Mechanisms of Wear Tolerance

Wear damage is one of the biggest problems associated with continuous use on sports and recreational turfgrass fields. Wear tolerance of 8 bermudagrass (Cynodon spp.) genotypes including 6 ecotypes collected from regional Australia and two commercial cultivars were evaluated in the field. Green cover after wear treatment of ecotypes 394 and MED3 was over 50% higher than the lowest genotypes. The wear tolerant genotypes also had significantly higher acid detergent fibre content, cellulose, lignin and total cell wall content than wear susceptible genotypes. Optical and scanning electron microscopies were used to study stolon and leaf transverse sections and leaf surface characteristics, respectively. Transverse sections of stolons and leaves, suggested that the fibre area surrounding vascular bundles of the wear tolerant genotypes was about 50% higher than the wear susceptible ones. Scanning electron micrographs of the leaf surface suggested that the arrangement of epidermal cells formed a ridged pattern. The gaps between the ridges of wear tolerant genotypes were shorter than those of the wear susceptible genotypes. Collectively, these results suggested that the mechanism of wear tolerance was associated with high fibre content in stolons and leaves. In addition, we suggest that the wear tolerant genotypes have a denser ridge pattern of epidermal cells probably giving the leaves greater tensile strength. The scientific paper in its entirety can be found at https://astcs.com.au/mechanisms-for-wear-tolerance/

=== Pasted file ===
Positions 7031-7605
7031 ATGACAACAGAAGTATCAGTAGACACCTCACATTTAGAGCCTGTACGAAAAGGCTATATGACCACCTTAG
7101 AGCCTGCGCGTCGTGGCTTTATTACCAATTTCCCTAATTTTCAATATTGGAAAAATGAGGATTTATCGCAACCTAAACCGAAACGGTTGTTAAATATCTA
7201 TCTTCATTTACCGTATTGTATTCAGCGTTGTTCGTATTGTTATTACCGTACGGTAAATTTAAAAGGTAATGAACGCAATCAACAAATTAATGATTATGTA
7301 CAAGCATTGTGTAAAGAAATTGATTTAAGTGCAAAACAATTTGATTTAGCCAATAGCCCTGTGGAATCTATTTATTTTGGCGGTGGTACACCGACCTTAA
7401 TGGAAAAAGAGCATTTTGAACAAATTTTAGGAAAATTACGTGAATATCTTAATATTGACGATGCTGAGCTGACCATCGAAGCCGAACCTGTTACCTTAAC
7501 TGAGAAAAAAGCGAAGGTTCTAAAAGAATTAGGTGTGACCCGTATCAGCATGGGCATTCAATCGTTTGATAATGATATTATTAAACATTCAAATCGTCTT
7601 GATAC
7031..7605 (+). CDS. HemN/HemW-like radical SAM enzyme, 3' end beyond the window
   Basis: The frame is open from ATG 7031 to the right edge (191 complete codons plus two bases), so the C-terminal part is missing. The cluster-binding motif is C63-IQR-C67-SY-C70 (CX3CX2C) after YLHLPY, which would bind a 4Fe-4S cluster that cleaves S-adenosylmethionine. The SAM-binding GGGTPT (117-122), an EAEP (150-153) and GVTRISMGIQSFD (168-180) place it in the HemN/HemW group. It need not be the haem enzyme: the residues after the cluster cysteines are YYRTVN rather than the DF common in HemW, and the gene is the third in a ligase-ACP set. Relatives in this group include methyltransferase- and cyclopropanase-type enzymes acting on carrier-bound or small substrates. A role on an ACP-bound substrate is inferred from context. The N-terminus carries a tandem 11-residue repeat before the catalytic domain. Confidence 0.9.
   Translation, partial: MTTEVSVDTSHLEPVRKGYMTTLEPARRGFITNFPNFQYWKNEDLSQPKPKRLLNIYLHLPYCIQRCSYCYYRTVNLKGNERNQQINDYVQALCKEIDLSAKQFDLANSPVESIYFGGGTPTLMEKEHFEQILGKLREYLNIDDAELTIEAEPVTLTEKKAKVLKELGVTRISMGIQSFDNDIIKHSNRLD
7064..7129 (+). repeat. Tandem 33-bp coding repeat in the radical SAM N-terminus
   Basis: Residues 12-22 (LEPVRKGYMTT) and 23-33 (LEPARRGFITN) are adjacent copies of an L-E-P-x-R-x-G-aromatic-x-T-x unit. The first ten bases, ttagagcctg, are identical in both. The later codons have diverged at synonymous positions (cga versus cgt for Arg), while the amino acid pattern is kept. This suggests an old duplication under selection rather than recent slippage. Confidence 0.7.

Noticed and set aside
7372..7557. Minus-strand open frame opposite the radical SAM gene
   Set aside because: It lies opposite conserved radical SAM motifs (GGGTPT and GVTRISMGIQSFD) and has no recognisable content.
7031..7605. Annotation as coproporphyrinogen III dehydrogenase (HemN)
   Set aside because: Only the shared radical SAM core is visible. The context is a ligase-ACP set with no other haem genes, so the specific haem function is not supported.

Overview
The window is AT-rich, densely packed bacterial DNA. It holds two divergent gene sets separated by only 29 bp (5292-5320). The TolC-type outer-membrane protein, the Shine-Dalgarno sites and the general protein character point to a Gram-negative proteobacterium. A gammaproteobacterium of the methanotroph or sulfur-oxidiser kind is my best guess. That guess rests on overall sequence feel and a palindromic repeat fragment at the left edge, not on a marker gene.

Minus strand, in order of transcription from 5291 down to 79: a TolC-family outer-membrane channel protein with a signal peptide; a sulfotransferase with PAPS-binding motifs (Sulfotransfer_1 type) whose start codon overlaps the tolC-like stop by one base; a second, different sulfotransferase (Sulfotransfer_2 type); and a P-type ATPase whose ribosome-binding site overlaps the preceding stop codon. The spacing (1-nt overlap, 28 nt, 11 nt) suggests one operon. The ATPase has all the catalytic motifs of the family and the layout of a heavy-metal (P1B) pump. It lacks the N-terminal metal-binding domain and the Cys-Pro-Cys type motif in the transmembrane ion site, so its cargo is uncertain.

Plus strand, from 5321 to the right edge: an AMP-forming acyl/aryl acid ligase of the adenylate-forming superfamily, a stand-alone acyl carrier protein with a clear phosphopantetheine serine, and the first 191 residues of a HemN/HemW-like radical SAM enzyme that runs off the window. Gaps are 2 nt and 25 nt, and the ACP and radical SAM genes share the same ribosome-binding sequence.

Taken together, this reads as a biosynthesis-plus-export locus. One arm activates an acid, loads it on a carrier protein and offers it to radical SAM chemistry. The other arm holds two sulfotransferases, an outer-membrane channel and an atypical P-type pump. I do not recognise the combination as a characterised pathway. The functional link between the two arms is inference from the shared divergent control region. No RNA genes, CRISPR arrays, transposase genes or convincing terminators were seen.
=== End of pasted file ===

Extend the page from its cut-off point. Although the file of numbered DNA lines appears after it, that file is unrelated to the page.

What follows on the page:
Adelaide Oval
Adelaide Oval
Abstract above is from Zhou, Y., Van, T.T., Pearce, W., Williams, S., Roche, M., Loch, D., Fukai, S. & Lambrides, C. (2015) Mechanisms for Wear Tolerance among Bermudagrass (Cynodon spp.) Genotypes: Cell Wall Components and Leaf Anatomy. Acta Horticulturea, Vol.: 1099, 843-850.